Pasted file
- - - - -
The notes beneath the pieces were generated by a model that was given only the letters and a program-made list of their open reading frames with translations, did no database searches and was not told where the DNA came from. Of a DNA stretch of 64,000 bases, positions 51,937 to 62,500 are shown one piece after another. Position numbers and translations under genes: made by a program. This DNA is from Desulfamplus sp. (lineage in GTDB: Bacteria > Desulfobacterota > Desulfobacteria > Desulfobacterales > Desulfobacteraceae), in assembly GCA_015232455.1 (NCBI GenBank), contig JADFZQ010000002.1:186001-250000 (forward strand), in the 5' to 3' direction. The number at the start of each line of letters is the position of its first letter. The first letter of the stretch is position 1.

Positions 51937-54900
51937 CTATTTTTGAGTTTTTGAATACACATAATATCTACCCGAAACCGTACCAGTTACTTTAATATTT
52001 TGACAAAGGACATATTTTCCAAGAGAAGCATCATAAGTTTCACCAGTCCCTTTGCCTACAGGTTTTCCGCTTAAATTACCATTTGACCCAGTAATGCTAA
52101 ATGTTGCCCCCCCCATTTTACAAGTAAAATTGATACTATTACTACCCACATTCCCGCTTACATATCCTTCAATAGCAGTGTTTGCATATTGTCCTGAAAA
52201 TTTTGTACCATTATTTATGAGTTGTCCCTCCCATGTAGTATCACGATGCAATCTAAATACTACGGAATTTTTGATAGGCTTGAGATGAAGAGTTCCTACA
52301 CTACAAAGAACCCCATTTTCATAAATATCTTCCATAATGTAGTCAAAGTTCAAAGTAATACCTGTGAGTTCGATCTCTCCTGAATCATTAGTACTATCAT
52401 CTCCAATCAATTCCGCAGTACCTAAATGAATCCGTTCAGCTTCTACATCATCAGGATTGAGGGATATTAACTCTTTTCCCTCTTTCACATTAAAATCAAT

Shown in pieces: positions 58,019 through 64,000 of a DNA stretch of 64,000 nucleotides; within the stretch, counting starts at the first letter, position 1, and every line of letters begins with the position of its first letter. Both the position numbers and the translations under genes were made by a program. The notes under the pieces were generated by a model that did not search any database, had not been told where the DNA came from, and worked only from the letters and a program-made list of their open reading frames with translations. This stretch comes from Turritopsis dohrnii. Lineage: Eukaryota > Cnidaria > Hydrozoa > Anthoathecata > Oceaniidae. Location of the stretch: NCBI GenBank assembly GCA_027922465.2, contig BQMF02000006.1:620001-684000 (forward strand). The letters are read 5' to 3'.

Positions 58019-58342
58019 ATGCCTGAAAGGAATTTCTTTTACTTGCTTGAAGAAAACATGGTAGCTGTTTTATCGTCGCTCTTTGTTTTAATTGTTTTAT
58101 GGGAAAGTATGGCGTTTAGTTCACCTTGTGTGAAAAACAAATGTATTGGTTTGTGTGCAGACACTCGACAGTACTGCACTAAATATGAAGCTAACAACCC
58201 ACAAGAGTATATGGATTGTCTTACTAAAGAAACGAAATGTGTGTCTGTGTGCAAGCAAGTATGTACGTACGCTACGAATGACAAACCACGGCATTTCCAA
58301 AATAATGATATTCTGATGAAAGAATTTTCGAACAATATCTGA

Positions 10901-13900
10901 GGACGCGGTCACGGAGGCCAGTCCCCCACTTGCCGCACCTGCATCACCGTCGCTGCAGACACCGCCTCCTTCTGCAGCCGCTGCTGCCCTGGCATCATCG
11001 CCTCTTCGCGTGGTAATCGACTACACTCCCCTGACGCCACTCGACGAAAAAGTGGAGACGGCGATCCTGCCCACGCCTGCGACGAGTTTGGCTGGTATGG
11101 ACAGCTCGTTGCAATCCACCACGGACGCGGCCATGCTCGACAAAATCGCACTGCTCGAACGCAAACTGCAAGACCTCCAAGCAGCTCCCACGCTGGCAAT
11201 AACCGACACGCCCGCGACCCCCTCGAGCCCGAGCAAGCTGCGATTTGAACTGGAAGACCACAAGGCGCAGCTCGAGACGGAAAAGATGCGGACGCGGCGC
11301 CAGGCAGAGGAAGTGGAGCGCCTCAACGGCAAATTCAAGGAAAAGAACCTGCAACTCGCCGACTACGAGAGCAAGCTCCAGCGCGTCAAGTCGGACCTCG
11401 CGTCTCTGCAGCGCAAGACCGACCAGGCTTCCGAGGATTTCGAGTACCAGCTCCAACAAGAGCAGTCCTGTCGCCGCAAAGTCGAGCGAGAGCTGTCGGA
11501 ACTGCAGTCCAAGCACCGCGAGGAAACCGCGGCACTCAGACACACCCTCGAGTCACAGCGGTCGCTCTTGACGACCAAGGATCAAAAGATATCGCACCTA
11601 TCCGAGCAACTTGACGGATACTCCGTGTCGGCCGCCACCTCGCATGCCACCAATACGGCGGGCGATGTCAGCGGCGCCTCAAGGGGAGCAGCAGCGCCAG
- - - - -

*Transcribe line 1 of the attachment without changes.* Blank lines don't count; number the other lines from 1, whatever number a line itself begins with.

The notes beneath the pieces were generated by a model that was given only the letters and a program-made list of their open reading frames with translations, did no database searches and was not told where the DNA came from. Of a DNA stretch of 64,000 bases, positions 51,937 to 62,500 are shown one piece after another. Position numbers and translations under genes: made by a program. This DNA is from Desulfamplus sp. (lineage in GTDB: Bacteria > Desulfobacterota > Desulfobacteria > Desulfobacterales > Desulfobacteraceae), in assembly GCA_015232455.1 (NCBI GenBank), contig JADFZQ010000002.1:186001-250000 (forward strand), in the 5' to 3' direction. The number at the start of each line of letters is the position of its first letter. The first letter of the stretch is position 1.